Oh dear, Nicola! Sturgeon humiliated as just 97 people tune in to watch major Indy speech
Tories should help to organise Scottish referendum says SNP MP
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At one point, just 97 people were tuned in to Ms Sturgeon’s closing remarks as she spoke passionately from her living room. The virtual conference was the first meeting of the Scottish National Party since their election victory in May, newly consolidated in recent weeks by the SNP/Green deal. Their pact in Holyrood represented a “renewed spirit of co-operation,” which Sturgeon picked up on in her speech. Climate change and greener energy sources featured prominently in the SNP leader’s monologue ahead of the COP26 Climate Change Conference, due to take place in Glasgow this year.
The pandemic also made an appearance in Ms Sturgeon’s speech, as she reflected on how “leading this country through the Covid crisis is the most important job I’ve ever had.”
However, this message was a sideshow to the topic Ms Sturgeon wanted to zero in on – imploring the UK government to consent to a second Scottish independence referendum.
During her address, Ms Sturgeon argued the UK government were using economics to try to quell independence calls in Scotland.
She then suggested that Scottish voters should “resist” the temptation to believe that Brexit has made Scotland more dependent on the rest of the UK.
“Brexit will make us poorer year after year after year. Trade with Europe will decline, our working population is likely to fall,” she stressed to those who tuned in.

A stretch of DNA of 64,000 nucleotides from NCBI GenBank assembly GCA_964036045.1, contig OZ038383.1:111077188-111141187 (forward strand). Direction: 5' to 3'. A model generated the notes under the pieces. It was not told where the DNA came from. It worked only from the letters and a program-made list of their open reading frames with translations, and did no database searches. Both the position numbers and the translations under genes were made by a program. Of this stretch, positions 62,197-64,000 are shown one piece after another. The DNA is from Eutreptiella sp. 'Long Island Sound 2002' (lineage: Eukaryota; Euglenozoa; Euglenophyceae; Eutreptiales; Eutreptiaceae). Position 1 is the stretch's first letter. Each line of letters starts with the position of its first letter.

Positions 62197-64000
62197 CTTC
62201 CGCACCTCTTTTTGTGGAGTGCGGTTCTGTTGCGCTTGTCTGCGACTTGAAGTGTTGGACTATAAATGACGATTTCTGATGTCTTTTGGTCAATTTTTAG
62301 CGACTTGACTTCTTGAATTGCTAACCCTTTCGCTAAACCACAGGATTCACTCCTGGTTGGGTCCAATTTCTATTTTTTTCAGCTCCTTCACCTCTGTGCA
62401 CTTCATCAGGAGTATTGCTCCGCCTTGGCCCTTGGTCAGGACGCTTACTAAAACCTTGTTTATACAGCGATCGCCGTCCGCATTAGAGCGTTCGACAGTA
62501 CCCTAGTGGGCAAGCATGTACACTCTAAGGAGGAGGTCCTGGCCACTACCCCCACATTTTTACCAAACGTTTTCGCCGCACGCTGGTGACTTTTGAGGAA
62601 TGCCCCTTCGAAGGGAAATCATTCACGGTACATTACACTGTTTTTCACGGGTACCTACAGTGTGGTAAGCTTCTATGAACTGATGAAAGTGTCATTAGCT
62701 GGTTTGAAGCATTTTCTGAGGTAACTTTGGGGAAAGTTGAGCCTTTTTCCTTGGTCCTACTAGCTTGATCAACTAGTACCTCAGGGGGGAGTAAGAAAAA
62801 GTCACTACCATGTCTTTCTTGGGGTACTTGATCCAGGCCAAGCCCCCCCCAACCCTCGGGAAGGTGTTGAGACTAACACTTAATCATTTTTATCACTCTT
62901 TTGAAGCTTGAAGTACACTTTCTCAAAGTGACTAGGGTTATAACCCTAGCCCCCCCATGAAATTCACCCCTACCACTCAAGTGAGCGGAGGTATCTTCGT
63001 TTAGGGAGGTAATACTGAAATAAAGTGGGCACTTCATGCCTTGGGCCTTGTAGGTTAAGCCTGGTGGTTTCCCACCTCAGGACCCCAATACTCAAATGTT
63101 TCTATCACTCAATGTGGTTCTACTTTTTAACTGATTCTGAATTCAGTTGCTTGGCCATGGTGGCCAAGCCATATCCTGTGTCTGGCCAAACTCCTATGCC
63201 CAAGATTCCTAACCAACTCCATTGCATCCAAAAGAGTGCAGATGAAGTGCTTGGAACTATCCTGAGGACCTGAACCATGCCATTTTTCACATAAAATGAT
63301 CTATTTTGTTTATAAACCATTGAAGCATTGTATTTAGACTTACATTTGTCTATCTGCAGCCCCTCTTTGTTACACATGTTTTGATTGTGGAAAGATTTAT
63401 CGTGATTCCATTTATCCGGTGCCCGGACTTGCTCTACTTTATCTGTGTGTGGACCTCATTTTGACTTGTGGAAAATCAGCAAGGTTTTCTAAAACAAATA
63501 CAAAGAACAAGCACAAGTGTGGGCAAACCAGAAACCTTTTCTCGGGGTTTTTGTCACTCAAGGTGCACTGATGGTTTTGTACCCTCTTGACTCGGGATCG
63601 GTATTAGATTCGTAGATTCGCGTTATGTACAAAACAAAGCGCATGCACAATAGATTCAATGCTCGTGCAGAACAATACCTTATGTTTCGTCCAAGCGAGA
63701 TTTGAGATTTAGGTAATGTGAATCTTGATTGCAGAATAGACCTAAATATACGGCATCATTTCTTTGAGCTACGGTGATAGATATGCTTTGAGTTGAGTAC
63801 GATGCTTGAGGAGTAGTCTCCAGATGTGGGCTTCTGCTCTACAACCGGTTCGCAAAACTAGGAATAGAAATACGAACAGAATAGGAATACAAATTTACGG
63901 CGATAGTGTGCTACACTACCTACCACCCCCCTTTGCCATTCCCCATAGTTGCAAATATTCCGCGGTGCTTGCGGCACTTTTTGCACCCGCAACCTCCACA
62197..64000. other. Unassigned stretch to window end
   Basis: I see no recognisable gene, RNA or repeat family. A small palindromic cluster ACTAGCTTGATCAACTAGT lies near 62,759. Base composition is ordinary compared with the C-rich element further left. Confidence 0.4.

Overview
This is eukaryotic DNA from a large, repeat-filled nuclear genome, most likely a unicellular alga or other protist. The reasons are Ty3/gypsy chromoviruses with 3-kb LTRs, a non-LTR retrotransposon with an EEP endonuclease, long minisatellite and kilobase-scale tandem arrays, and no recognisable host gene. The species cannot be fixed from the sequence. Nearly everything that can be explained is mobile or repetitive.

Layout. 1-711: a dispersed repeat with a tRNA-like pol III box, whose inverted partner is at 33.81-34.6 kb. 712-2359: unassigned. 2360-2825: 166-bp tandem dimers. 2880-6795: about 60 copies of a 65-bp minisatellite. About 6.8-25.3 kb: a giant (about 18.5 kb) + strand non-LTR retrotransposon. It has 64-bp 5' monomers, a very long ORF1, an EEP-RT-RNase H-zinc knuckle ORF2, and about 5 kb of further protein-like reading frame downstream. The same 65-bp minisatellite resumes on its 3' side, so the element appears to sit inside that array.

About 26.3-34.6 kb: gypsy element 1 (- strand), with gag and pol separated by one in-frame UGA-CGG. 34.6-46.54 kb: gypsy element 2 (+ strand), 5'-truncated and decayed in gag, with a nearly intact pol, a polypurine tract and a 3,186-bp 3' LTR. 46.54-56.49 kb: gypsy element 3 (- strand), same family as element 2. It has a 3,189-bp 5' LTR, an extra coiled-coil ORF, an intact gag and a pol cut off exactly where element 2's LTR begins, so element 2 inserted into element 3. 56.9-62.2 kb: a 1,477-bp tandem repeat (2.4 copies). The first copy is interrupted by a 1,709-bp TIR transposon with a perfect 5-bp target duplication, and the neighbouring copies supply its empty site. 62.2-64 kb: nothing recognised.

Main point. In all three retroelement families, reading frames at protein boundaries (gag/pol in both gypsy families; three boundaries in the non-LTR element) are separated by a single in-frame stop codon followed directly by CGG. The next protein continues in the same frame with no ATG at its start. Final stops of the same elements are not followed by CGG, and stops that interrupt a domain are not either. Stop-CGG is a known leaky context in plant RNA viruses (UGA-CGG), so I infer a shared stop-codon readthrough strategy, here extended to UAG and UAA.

“But there’s a double whammy that Scotland must be alert to, and resist with everything we’ve got, and it is this: Westminster will use all that damage, that they have inflicted, as an argument for yet more Westminster control.”
“By making us poorer, they’ll say that we can’t afford to be independent,” she continued.
Through Brexit and reducing trading with Europe, she argued, “they’ll say we are too dependent on the rest of the UK.”
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“They want us to believe that we are powerless.”
The Scottish Conservatives responded by denouncing Ms Sturgeon’s claims of Westminster intentionally making Scotland a poorer country to block calls for independence as a “wild conspiracy theory.”
The SNP leader also slammed the UK government’s plans to cut Universal Credit payments by 20 pounds per week, comparing this to Scottish government plans to increase payments for children in low-income households.
The cut to Universal Credit “will, quite literally, take food out of children’s mouths,” Ms Sturgeon said, staring straight down her computer camera lens.
Again, the prospect of a second independence referendum was threaded through each argument which Ms Sturgeon laid out.
Her parting message was that the UK government was terrified that Scotland would see “that independence works,” as she held up various European nations as proof of her argument.
“Democracy must, and will, prevail” with the referendum, said Ms Sturgeon to her virtual audience.
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